MIAMI — A U.S. government subcontractor spent 25 days in a Havana jail before he received his first visit from a U.S. diplomat, but he'd already met with a Cuban lawyer involved in the case of five Havana spies whom Cuba wants freed from U.S. prisons, according to classified U.S. diplomatic cables.
The cables, written by U.S. diplomats in Havana, provide previously unknown details in the case of Alan P. Gross, whose imprisonment has become the most serious impediment to date for the Obama administration's declared desire to warm relations with Cuba.
In his first visit with diplomats, Gross reported that he'd lost 30 pounds during his 25 days in prison. He spoke only in vague terms about the semi-clandestine mission that landed him in the grips of Cuba's political police, the General Directorate of State Security.
The cables are among more than 250,000 U.S. diplomatic dispatches that WikiLeaks provided to McClatchy and other news organization.
Gross, 62 and a veteran international development specialist from Potomac, Md., was arrested Dec. 3, 2009, after smuggling a satellite telephone to Cuba's tiny Jewish community so it could independently access the Internet.
He was working for Development Associates International, a suburban Washington firm contracted by the U.S. Agency for International Development as part of a $20 million campaign to assist civil society on the island.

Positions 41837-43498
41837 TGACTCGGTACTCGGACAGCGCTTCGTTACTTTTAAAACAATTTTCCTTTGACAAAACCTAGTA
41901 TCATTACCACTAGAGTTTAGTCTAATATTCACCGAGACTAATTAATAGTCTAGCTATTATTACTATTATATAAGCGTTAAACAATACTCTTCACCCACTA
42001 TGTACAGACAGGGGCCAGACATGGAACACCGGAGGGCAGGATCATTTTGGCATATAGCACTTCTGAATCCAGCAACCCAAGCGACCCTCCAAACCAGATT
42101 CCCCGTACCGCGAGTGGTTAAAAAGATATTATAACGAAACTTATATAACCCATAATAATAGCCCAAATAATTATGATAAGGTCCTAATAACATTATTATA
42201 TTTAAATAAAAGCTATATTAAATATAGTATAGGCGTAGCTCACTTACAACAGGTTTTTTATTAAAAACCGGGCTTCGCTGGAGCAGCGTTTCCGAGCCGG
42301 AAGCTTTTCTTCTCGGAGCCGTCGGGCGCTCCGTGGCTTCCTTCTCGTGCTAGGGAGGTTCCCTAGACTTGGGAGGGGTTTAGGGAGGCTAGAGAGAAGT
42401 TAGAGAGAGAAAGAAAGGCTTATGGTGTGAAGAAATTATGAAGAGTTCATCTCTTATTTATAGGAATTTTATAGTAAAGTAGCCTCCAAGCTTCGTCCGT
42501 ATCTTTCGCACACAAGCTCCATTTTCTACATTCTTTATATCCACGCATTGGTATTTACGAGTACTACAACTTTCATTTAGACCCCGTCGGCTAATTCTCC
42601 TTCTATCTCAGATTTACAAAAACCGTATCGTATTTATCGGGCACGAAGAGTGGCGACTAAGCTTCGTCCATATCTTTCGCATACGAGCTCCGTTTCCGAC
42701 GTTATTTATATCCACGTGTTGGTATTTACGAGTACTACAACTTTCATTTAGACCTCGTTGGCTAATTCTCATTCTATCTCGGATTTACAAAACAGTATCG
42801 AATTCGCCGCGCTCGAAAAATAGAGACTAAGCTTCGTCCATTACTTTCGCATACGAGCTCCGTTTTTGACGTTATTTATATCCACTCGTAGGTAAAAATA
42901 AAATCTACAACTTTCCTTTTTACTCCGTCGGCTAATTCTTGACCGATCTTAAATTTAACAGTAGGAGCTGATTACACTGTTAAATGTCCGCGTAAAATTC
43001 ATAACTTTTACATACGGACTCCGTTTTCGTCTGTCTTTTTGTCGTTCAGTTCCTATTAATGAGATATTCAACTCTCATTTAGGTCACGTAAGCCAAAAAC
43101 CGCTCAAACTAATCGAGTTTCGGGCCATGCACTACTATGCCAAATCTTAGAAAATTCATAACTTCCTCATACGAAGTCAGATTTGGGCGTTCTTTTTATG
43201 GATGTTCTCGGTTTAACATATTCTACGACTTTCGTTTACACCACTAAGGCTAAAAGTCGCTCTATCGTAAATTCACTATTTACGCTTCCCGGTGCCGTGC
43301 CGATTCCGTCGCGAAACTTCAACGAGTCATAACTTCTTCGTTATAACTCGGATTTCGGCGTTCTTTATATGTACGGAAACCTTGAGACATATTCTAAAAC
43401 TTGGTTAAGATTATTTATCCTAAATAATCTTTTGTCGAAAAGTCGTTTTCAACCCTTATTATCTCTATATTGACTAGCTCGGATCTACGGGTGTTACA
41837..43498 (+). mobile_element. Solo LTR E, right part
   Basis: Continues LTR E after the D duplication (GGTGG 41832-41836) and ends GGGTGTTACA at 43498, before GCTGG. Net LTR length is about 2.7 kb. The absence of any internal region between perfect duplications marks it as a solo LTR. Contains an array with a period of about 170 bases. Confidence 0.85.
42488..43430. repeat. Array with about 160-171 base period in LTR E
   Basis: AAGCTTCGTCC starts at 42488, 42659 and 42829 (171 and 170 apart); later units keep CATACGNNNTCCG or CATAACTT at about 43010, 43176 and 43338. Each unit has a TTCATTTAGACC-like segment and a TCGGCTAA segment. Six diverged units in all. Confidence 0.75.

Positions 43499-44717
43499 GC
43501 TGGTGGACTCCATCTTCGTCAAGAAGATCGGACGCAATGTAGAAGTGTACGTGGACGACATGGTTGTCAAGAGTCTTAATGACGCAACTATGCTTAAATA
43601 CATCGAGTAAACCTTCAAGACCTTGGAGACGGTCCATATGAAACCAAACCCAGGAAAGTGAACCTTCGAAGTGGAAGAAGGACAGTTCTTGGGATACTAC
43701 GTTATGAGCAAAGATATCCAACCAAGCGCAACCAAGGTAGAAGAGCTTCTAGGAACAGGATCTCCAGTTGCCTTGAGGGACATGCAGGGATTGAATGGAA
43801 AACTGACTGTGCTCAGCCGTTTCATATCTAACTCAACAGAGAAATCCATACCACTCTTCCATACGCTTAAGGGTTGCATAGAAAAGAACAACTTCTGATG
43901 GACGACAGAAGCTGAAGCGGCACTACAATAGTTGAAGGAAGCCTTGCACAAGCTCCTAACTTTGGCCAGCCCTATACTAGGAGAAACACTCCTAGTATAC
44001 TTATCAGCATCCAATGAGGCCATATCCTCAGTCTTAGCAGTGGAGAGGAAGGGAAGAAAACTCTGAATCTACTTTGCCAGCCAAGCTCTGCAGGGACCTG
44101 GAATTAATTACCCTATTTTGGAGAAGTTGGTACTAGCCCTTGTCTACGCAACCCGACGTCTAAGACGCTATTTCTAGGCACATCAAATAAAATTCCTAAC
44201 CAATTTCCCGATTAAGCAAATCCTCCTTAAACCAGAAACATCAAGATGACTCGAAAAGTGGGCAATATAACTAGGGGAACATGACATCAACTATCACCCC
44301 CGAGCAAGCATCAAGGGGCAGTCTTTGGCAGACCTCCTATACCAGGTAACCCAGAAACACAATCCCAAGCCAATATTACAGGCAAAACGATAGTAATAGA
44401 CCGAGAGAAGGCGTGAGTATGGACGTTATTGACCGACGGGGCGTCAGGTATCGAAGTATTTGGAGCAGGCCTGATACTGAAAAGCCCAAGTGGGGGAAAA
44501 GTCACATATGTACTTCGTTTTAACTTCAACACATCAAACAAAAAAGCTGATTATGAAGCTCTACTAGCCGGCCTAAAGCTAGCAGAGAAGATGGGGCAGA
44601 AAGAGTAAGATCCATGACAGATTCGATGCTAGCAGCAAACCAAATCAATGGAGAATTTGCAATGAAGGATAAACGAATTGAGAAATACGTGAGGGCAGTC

Cuba brands the USAID programs as subversive, and Gross is serving a 15-year sentence in a Havana military hospital on charges of violating its "independence and territorial integrity." His family and the U.S. government have urged Havana to free him as a humanitarian gesture because his wife, daughter and mother are all in ill health.
One dispatch sent just hours after the U.S. consul general in Havana at the time, Martha Melzow, first visited Gross for an hour Dec. 28 in Villa Marista, a detention center for investigations of political crimes, showed him concerned about his uncertain situation.
He reported suffering from high blood pressure, which he didn't have before his arrest, a duodenal ulcer and high levels of uric acid in his urine, the cable noted. Gross wanted to stop one of the five prescription drugs he was taking because "it was affecting his clear-headedness and balance."
Gross added "that he had fallen down and also fainted, and that he needed to stand up from a sitting position slowly," the dispatch added. "He had lost 30 pounds ... observed that he was given lettuce and fresh fruit to eat and joked that good health seemed to be a very important concept for the prison." Eleven months later, his wife reported that he had lost 90 pounds.
Cuban officials hadn't physically abused him and were treating him "with respect," though his interrogation had been "very intense at first," lasting an average of two hours a day, Gross told Melzow.
His cell had a TV and a fan, but he "expressed concern about having to share it with two other men," the cable noted, giving no further details.
Gross reported that the day of the consul general's visit was the first day "he had been allowed to use a belt and shoelaces," the cable added. Those restrictions apparently are part of Cuban prisons' precautions against suicide attempts.